Former mayor Bob Bose says Surrey ripe for “dark horse” candidate

    1 of 1 2 of 1

      The man once described by the late Surrey councillor Gary Robinson as the “soul of Surrey” is thinking politics.

      But it’s not about a personal comeback. At 82, former mayor Bob Bose says he’s done.

      With voters heading to the polls in the fall, he believes that they deserve another choice for mayor other than Surrey First councillor Linda Hepner, and ex-Surrey First and now independent councillor Barinder Rasode.

      And it’s not Bose’s former nemesis Doug McCallum either, although McCallum has said that he may want the job again.

      “It’s certainly not too late for a number of what one might describe as dark horse candidates,” Bose told the Straight in a phone interview.

      Bose said it could be someone who would “come through the middle” and simply “capture the imagination of all Surrey residents”.

      And according to Bose, he’s “actively involved” in talking to prospective candidates whom he described as “well established in the community”.

      “Just to tease you a little bit,” Bose said with delight. “There is a growing group of community leaders representing neighbourhoods, community associations. In my view, it’s from amongst those leaders in communities across Surrey that we’ll find a really strong challenger for the mayor’s position.”

      But without their permission, Bose can’t say who they are.

      According to Bose, these people want one thing: “They are trying to bring local government down to the community level.”

      Hepner, a former city manager of economic development, has been chosen by the ruling Surrey First to succeed outgoing mayor Dianne Watts.

      “Linda is definitely on the side of growth promotion, and I’m not sure that the citizens of Surrey are all that comfortable with the level of growth, the inadequate services, the conflicts that exist,” Bose said. “I think that kind of’s a misplaced priority.”

      The former mayor noted that transportation and public safety are top of mind for residents in the city.

      It’s the issue of public safety that led Rasode to break ranks with Watts and Surrey First. Following the killing of Julie Paskall outside a Newton rink last year, Rasode said that the city hadn’t done enough to protect its citizens.

      But according to Bose, there is a “bit of a problem” for Rasode.

      “She burned a lot of bridges when she left Surrey Civic Coalition,” Bose said.

      Rasode failed to win a seat on council in 2005 as a candidate with the Surrey Civic Coalition. She jumped to Surrey First, and was elected twice since.

      In the 2011 election, the Surrey Civic Coalition was shut out from council by Surrey First. Then Surrey Civic Coalition’s lone councillor, Bose lost his seat, effectively ending his storied career in Surrey politics. (The Surrey Civic Coalition has since been replaced by a new party, Surrey Matters.)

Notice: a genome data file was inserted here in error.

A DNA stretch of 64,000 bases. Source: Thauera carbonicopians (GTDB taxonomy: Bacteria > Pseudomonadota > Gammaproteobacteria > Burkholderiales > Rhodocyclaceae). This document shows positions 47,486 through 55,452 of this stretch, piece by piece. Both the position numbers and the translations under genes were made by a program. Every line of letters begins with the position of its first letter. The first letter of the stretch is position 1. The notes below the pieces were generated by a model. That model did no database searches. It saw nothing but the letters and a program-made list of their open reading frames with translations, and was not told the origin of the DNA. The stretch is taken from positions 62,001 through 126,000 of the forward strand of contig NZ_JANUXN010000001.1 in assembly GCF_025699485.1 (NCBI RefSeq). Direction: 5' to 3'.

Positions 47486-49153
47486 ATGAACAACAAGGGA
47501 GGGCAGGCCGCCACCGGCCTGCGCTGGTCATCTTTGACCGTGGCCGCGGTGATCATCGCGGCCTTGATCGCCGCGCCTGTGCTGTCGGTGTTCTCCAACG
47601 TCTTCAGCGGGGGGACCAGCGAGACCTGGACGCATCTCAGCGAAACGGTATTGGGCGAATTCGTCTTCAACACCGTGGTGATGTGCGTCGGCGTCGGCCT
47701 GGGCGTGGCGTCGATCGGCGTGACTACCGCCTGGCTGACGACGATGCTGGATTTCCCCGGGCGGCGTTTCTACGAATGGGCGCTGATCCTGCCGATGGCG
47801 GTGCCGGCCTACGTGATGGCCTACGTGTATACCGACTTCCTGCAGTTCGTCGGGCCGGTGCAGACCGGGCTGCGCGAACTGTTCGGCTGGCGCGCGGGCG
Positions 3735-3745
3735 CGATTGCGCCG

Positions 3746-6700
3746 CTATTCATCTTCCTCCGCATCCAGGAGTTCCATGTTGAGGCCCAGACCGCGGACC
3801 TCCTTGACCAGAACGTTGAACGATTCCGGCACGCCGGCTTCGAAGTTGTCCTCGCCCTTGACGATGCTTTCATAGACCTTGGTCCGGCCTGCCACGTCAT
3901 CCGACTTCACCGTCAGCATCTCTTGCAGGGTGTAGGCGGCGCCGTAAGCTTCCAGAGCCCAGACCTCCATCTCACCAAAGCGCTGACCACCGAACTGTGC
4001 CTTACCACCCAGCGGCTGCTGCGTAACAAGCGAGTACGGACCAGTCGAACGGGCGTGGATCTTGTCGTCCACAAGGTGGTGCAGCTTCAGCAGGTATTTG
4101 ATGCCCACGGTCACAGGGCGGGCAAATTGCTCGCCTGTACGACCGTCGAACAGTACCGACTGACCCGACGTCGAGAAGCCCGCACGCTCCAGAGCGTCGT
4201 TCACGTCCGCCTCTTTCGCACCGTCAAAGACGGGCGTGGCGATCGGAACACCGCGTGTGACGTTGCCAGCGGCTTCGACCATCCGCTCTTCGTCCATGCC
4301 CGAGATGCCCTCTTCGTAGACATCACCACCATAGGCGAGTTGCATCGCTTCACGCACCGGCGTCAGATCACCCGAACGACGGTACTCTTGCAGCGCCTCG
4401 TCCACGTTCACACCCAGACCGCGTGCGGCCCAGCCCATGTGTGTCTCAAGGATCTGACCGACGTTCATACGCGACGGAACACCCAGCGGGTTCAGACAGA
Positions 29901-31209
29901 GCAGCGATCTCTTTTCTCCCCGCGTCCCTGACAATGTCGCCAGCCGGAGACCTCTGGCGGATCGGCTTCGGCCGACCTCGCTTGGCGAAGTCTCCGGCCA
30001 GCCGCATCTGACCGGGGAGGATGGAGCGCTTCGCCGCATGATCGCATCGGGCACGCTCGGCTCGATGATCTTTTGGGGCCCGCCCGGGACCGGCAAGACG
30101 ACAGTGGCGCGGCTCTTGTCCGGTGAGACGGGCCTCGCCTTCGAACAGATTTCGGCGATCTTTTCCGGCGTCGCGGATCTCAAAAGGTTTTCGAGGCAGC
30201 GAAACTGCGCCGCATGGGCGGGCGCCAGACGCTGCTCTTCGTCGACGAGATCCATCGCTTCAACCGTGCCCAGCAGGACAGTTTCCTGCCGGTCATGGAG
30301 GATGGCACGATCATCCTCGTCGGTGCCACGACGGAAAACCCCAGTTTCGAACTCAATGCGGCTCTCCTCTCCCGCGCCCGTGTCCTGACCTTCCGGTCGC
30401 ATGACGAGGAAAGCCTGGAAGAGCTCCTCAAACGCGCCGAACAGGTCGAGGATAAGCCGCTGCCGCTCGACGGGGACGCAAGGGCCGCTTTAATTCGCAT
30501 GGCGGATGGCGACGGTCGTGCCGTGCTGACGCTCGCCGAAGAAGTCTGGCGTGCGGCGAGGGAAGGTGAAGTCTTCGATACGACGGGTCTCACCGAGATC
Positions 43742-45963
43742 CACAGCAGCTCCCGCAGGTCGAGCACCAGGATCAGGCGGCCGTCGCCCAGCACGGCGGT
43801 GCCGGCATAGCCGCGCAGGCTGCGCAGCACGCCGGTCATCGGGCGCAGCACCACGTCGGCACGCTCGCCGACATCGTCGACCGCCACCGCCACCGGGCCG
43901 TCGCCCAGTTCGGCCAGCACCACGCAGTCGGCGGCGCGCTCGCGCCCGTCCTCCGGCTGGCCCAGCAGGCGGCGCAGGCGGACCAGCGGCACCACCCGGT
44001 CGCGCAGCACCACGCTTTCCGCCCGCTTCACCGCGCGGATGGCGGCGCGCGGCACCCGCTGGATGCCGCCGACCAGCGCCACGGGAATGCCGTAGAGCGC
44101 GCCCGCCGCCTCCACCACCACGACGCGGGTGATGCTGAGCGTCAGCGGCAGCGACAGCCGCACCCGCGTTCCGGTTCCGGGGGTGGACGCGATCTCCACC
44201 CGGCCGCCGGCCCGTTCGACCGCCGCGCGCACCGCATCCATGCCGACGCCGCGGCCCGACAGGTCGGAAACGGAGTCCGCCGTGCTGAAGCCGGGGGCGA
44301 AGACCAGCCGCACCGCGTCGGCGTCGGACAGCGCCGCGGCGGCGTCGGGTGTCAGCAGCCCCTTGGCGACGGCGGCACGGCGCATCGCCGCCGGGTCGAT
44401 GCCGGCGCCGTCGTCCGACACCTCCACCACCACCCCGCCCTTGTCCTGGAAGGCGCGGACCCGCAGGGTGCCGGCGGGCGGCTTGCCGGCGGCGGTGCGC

“I have a lot of respect for Barinder,” Bose said about Rasode. “She’s a very smart lady. She’s got a huge amount of energy. I do not want to leave the impression that I don’t recognize her talent.”

      Doug Elford, a former Surrey Civic Coalition candidate for council, doesn’t have any firm plans yet to either run for a civic seat or support candidates.

      Like Bose, Elford believes that Surrey voters are open to seeing an alternative to established politicians.

      “I get a sense that the community is looking for change, and certainly, council needs a level of, I guess, opposition in a sense, so we can get a strong debate on issues in council,” Elford told the Straight by phone. “Right now, everything is done behind closed doors, and there’s a real lack of transparency. And I think the public are beginning to notice that or maybe hungry for a change.”

      Surrey-Newton MLA Harry Bains of the B.C. NDP hasn’t decided who to back for mayor.

      According to Bains, anyone who can present a good plan on crime is a potential winner.

      “Police and local politicians talk about statistics but those are totally eschewed,” Bains told the Straight in a phone interview. “It’s a far worse situation than what statistics are showing.”

      For Bose, the contest for mayor in Surrey will be one, if not the most, exciting race come November 15.

      According to Bose, Hepner is beatable not just by Rasode, but also by any credible challenger who may emerge from the community.

      Bose put it this way: “It’s wide open in my judgment, because I don’t think Linda Hepner, as nice a lady as she is, doesn’t have the cachet that Watts has.”




      Jul 1, 2014 at 8:52pm

      Could it be Jagrup? Principled and clean rep. Unlike Rasode, he hasn't been bouncing between NDP and Liberal circles as need be. I think Rasode has some good qualities but many people see her as an opportunist.